A medicinal cannabis specialist GP clinic that has opened in Wellington will help stop some people running afoul of the law by buying off the black market, but only for those who can afford the expensive prescriptions, the Drug Foundation says.
For arthritis sufferer and Drug Foundation executive director Sarah Helm, medicinal cannabis has been life changing.
“I had gotten to the point where at times it felt like every bone in my feet were broken and I could barely walk.
“And within several weeks [of taking the product], pain and inflammation have basically disappeared and I have a completely different life as a result.”
Helm said people faced significant difficulties getting access to cannabis products.
Sativex, which can be prescribed to improve symptoms of multiple sclerosis, costs about $1000 a month.
The separate cannabinoid product CBD – which has no intoxicating effects and can be taken to treat the symptoms of autoimmune diseases, epilepsy, chronic pain, and anxiety – also costs hundreds of dollars.
“Because the drugs aren’t funded, most people cannot afford to purchase them even if they were able to obtain a prescription.”
Helm said GPs also felt uncomfortable prescribing medicinal cannabis – citing a lack of information.
“Because of those access issues we are seeing patients having to turn to the black market.
“Or these people called ‘green fairies’ that are helping to support people to get access and they’re doing a great job but what is problematic with it is people are risking falling foul of the law in order to get access to medication that they know will work for them.”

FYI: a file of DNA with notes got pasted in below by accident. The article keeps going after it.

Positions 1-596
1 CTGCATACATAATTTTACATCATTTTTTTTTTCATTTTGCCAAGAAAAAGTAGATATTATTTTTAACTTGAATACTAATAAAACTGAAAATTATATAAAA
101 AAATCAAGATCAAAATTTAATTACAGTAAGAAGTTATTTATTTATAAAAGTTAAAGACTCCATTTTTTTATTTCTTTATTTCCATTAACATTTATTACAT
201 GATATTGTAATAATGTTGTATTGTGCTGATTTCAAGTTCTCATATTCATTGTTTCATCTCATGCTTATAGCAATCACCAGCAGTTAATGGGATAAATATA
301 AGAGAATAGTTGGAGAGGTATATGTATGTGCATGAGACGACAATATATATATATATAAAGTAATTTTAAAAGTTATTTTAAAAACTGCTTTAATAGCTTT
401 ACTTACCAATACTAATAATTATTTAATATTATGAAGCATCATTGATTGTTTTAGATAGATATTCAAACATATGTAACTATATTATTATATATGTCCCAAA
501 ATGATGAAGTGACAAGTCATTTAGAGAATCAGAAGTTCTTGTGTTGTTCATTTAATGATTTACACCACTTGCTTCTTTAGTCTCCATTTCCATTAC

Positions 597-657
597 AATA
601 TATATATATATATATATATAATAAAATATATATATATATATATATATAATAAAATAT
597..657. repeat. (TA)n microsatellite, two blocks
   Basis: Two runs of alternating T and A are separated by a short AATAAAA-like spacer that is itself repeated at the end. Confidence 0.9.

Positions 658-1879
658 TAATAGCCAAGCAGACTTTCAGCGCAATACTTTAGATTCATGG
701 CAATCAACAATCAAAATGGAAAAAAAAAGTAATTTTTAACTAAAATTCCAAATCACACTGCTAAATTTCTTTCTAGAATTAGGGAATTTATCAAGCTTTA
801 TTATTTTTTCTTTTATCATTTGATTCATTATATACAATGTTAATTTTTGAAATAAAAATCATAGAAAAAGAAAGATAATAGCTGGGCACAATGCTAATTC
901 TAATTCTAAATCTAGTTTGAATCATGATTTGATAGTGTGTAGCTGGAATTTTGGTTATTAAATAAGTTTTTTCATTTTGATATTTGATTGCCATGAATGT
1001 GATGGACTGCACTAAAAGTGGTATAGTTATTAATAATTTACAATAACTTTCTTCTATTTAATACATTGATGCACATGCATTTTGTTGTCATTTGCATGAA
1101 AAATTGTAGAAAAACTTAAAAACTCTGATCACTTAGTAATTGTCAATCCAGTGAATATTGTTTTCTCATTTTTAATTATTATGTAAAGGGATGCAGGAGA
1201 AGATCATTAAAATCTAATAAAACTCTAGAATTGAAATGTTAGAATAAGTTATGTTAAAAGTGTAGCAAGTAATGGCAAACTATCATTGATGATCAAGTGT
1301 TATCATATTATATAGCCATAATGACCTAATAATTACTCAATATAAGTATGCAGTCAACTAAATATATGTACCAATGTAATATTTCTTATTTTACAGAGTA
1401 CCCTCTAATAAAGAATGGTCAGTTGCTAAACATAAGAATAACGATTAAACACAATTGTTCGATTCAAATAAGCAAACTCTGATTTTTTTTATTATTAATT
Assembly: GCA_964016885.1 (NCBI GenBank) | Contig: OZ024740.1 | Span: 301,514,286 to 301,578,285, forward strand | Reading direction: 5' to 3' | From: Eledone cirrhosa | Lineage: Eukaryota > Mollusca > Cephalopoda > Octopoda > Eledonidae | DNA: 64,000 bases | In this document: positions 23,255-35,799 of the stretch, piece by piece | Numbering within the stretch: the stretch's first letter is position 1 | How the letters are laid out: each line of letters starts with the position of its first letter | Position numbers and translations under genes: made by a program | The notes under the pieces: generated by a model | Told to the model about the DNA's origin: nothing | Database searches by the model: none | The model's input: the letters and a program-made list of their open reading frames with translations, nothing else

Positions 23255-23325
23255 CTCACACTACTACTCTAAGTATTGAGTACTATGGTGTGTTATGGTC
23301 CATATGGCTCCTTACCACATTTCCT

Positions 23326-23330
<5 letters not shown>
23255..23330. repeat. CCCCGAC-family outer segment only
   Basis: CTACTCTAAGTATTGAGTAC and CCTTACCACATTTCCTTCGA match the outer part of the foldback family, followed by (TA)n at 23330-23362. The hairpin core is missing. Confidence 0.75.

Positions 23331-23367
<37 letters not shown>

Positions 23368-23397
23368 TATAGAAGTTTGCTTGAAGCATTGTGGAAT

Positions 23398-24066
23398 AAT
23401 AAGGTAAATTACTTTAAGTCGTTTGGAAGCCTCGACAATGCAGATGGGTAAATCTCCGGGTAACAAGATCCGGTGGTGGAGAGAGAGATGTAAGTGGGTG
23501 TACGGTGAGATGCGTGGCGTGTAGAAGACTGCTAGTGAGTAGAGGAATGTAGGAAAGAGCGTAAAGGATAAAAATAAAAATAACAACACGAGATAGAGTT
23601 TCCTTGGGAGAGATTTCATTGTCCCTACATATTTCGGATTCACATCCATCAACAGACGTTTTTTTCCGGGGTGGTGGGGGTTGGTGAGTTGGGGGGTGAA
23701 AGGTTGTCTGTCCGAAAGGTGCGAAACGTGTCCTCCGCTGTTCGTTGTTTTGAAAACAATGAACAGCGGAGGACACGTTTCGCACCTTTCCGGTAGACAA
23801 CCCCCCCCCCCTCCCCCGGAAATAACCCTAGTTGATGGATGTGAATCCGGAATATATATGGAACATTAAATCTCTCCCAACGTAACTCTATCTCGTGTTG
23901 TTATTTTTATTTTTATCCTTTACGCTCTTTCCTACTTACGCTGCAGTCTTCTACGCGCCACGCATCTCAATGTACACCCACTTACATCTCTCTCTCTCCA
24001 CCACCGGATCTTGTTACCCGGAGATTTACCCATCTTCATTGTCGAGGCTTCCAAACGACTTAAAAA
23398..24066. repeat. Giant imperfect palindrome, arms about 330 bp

Research published by NZ Doctor last year showed 79 percent of GPs in New Zealand had concerns prescribing medicinal cannabis.
Helm said GP David Feng – who opened the Cannadoc clinic in Wellington in December – was one of very few medicinal cannabis specialists in the country.
Helm said his move to Wellington would be welcomed by those in the region living with pain.
Originally from the Capital, Feng previously helped found a cannabis clinic in Melbourne.
He said the stigma around the drug stopped some doctors from prescribing it.
“A lot of doctors and patients have been told some … unfortunate mistruths about medicinal cannabis.
“It’s hard for doctors to put themselves out there and trial something when there’s so much negativity about it.”
Feng said cannabis had been illegal for a century meaning there was a paucity of large-scale randomised control trials.
But he said there was growing evidence it could be effective.
“There is no real lethal toxic dose you can give on medicinal cannabis… as opposed to… opiates where eventually everybody can hit a lethal dose.
“The risk/reward is very very good for medicinal cannabis.”
Feng’s patient Gayle suffers from chronic pain and arthritis, and previous medicines had terrible side effects or did not work.
“It’s really exciting that there’s actually something that I can do that could genuinely help, and without negative side effects – it’s really pretty awesome,” she said.
Royal New Zealand College of General Practitioners medical director Dr Bryan Betty said the research base for cannabinoid products was “reasonably poor” and GPs were hesitant about prescribing without robust trial data.
He said the evidence base for medicinal cannabis was still evolving.
Feng said he would look to educate other doctors in the region so they felt more comfortable prescribing medicinal cannabis.